Another interesting addition to the museum collection is a hanger that hails from Bath, England. Designed by Reverend Aubrey Moon, it illustrates what can happen when coat hanger design goes terribly wrong. The Excelsior was the Reverend’s first and only attempt to design a coat hanger and civilization should be grateful, if not religiously so. It is said that he produced this wretched creation while awaiting the outcome of his ecumenical council meeting, which ultimately led to his dismissal from the clergy. Although it is not known exactly what he did for this to occur, his hanger stands alone in a field of outrageous disproportion and ostentatious concept. Still, the Excelsior was put into production. The Hunter Catalogue of 1910-1912, describes this hanger as "an abomination…which should only be removed from the confines of the wardrobe in order to scare away beggars or admonish the servants," and being "not fit even to hang a cat." (Ouch! I hope my four felines don’t read this! I’ll get catitude for a week, if they do.)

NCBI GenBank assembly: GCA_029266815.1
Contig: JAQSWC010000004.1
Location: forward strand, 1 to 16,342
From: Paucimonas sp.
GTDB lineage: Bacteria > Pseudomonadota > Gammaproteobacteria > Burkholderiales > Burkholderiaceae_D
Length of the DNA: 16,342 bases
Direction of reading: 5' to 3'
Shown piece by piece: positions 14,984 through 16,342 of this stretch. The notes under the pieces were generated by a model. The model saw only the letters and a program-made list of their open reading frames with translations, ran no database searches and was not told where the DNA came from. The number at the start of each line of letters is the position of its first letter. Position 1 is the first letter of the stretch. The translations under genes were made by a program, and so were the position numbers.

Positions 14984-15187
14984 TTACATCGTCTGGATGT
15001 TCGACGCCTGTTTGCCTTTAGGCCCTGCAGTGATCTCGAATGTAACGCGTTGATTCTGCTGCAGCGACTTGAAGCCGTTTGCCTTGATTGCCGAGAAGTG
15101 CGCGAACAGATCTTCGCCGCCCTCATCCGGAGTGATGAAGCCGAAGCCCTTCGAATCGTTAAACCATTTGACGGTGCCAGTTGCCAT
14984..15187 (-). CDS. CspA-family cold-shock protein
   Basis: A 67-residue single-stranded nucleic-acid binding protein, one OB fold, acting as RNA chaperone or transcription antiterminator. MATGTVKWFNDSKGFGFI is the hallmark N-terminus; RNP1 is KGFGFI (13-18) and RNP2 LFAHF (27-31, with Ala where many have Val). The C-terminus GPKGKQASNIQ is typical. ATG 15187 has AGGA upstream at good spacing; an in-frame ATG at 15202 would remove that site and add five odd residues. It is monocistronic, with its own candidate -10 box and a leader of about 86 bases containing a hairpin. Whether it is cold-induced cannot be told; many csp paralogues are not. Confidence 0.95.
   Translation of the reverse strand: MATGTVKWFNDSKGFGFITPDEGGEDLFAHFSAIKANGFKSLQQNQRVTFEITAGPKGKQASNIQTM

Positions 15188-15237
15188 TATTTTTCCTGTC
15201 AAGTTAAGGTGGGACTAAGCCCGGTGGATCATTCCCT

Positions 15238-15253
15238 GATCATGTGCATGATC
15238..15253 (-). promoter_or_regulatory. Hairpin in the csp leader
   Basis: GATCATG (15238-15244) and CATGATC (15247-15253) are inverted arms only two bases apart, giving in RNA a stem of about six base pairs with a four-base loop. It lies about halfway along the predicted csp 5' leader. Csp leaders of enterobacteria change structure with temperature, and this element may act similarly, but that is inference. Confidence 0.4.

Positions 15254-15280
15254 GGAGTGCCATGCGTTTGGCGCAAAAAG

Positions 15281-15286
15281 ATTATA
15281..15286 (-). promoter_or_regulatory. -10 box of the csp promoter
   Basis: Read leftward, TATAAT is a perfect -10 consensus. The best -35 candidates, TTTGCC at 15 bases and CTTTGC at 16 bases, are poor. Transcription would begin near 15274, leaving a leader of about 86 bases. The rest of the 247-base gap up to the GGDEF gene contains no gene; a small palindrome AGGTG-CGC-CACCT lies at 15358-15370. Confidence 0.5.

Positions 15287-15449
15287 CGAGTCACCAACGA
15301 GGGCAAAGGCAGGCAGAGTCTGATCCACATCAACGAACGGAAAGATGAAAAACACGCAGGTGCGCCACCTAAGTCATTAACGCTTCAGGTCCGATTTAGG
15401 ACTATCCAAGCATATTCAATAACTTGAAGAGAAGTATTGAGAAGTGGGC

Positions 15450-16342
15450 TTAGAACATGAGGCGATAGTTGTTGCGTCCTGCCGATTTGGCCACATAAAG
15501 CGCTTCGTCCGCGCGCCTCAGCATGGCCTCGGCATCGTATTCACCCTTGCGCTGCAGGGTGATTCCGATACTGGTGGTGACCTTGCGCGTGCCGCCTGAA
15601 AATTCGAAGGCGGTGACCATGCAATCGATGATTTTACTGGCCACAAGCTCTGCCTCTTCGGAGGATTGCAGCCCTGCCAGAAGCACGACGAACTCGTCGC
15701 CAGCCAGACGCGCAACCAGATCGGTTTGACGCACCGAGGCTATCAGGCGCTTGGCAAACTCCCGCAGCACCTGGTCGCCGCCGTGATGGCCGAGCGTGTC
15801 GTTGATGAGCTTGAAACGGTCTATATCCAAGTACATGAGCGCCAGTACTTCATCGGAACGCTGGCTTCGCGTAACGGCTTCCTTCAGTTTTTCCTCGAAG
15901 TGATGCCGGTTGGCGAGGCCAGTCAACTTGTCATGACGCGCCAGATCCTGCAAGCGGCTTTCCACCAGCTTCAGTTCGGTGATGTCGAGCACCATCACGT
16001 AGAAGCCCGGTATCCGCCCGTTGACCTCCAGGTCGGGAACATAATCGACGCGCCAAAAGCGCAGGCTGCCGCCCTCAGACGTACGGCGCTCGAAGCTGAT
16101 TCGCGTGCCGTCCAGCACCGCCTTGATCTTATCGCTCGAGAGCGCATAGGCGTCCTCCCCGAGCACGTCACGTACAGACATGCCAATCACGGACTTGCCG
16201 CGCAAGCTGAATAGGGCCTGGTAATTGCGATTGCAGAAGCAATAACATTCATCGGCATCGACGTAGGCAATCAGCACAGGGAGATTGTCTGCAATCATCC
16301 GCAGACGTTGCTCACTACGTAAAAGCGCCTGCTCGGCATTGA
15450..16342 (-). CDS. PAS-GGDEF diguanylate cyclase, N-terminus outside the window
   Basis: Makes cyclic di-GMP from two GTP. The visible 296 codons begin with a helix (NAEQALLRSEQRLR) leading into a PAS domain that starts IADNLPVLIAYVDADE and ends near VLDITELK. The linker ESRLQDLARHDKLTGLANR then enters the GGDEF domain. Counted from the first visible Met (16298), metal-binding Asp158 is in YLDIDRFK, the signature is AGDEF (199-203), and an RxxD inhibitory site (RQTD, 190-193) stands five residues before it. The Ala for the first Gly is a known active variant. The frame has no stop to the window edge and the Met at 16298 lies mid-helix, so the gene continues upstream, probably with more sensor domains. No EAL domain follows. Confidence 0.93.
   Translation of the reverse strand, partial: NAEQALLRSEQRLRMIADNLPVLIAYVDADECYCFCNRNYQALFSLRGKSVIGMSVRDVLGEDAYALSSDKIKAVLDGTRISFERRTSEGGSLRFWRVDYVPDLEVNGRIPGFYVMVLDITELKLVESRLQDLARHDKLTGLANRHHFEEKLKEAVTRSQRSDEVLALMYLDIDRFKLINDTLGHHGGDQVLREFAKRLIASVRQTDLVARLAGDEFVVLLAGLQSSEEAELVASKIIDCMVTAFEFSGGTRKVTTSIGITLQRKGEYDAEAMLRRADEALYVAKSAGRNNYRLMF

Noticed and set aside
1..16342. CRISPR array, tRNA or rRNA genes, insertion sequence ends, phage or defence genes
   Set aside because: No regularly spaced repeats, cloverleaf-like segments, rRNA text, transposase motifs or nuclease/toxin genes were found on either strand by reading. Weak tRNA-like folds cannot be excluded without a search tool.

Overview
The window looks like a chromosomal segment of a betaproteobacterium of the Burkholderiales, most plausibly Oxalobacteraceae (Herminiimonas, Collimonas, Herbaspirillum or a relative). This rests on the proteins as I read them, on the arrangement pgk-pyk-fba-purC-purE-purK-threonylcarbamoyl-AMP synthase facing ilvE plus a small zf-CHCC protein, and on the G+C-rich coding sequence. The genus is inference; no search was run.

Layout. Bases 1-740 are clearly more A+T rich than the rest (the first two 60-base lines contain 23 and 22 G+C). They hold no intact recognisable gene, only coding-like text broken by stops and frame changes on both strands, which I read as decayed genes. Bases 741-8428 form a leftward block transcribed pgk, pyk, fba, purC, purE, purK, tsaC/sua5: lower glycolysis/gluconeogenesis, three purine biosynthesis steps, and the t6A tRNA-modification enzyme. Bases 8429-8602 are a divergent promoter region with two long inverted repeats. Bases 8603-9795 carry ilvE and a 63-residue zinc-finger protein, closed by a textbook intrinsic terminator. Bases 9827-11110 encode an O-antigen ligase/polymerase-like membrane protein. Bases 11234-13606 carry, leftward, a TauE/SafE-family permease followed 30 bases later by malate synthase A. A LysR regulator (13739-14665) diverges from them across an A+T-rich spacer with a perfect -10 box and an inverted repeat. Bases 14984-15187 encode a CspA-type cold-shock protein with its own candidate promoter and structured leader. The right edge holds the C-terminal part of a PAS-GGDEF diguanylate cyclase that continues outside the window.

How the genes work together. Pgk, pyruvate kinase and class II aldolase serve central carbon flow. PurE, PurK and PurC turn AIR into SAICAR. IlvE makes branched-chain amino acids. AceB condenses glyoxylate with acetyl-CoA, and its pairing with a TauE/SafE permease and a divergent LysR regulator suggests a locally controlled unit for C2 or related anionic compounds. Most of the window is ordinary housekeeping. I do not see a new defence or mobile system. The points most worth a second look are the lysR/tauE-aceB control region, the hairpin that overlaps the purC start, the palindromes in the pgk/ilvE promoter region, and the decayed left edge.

Another nostalgic number, the M55, was manufactured by Steinway and Company of New York in 1885. Commissioned by the Metropolitan Hotel on Manhattan’s 55th Street, the M55 is a fine example of the classic American style of the period. The hotel utilized these hangers until it was demolished to make way for a car park in 1965. The M55 was the first coathanger to be produced using modern factory methods. Before, all hangers were individually handcrafted, often by midgets. (Don’t ask me. It’s true, but I don’t know why.) This hanger was also the first commission to be undertaken by Steinway and Company, who went on to become a world famous manufacturer of concert grand pianos.